Tuesday, August 30, 2016

Why the Hindenburg Disaster was Newsworthy

by Connie Cortright

We've had a discussion of dirigibles for the last couple weeks and learned that many of them crashed between 1930 and 1937. So, why was the Hindenburg disaster so important to history?

Part of its significance was the insignia on the tail fin of the airship - the Swastika. The Zeppelin Company from Germany built it and placed this German symbol on the fins.

During the 30s, Hitler's power was growing. He wanted to show that Germany was superior to other countries in the world. By having the Zeppelins successfully fly important people around the world when other countries failed to fly these long distances, he was proving that Germany surpassed everyone else. 

When it crashed in May, 1937, the news reverberated around the world. It was a defeat for Germany - at least for Hitler's boasting.

Herbert Morrison

The other reason this disaster was so well-known is the media coverage that memorialized it. WLS radio from Chicago wanted to share this historic event - the landing of the Hindenburg - with their Chicago audience. Of course, they planned to record it not knowing what the day would bring. Back in those days, they didn't have the equipment to do a live broadcast, so they sent an announcer - Herbert Morrison - and his engineer - Charlie Nehlsen - to make a recording of the event at the naval station. The thought was to get on an airplane and get back to Chicago to play the broadcast the next day. 

Morrison and Nehlsen had their recording equipment set up and ready when the airship came in sight. Morrison started recording his voice description of the event as he usually would. When he saw flames coming out of the tail, he described what happened with his hysterical comments included. As a result, there is a voice recording of the events as they unfolded before his eyes. 

At the same time, other news sources were recording the event of the landing on newsreels. The footage of the airship bursting into flames and crashing to the ground was very dramatic, to say the least. At a later time, Morrison's voice was linked with the newsreel's video footage to make it more dramatic. Click on this link to see and hear a short portion of the recording:  https://www.youtube.com/watch?v=0Ad9tholMEM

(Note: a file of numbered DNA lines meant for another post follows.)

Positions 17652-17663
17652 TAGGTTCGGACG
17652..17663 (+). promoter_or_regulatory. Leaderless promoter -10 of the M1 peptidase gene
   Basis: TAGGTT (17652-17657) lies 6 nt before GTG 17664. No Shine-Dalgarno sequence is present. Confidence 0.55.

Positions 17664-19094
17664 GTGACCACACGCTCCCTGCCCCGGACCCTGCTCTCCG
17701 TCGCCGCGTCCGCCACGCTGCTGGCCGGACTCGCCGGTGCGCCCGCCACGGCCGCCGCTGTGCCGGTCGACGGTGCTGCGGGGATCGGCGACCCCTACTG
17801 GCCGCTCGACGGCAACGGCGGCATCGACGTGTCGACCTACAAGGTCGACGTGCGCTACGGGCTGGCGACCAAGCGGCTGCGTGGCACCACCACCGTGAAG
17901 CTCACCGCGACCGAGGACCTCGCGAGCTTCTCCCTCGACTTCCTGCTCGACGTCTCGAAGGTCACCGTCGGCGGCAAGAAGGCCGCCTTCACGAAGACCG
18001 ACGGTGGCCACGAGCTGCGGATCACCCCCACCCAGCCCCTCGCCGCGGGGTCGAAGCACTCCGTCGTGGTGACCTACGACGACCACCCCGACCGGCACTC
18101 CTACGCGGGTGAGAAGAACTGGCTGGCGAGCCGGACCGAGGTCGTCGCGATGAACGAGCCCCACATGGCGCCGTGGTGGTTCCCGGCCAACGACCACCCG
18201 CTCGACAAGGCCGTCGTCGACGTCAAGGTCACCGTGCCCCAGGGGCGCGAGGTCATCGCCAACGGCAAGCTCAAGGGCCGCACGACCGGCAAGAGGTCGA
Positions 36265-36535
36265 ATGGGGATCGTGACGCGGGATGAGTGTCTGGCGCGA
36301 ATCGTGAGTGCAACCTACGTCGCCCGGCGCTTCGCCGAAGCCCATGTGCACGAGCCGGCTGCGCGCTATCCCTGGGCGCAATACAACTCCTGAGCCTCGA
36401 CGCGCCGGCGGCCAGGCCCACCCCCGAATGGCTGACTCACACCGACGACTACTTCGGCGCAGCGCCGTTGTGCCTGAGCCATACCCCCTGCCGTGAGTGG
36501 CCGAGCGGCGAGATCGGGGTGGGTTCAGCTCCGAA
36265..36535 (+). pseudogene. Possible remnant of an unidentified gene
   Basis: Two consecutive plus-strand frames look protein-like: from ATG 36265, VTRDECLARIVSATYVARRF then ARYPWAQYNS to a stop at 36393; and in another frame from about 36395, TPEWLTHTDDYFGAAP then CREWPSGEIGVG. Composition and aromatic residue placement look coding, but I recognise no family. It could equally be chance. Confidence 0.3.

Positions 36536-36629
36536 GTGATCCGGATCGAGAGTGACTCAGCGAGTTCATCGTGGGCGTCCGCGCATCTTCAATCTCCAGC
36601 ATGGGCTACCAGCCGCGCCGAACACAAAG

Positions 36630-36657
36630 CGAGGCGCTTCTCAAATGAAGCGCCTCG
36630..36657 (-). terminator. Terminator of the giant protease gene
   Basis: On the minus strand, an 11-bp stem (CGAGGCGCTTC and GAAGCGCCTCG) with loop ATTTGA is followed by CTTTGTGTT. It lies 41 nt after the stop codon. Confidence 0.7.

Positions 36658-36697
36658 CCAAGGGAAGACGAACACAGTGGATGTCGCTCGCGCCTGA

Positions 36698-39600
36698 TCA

The drama is palpable when one sees the event and hears Morrison's emotional commentary. This video, with a different narration, was shared in the movie theaters across the world, bringing the end of the Zeppelins for commercial flights.  No one wanted to pay to fly on something this unsafe.

Morrison's voice recording was indeed flown back to Chicago and broadcast to the Chicago radio audience later that night. NBC Radio played portions of it across the country bringing this important event to the awareness of millions of Americans. It was the first time a recording of a news event was ever broadcast from coast-to-coast. 

This event is now considered a classic in audio history and is the most well-known event involving a dirigible to this day. Our 24/7 news coverage we have today had its beginning in 1937 with this on-the-scene description that Morrison happened to witness on that fateful day. After this exciting news coverage, the American audience wanted to hear live coverage for other events, including WWII. 

Information taken from Wikipedia Herbert Morrison (announcer) and Wikipedia Hindenburg disaster

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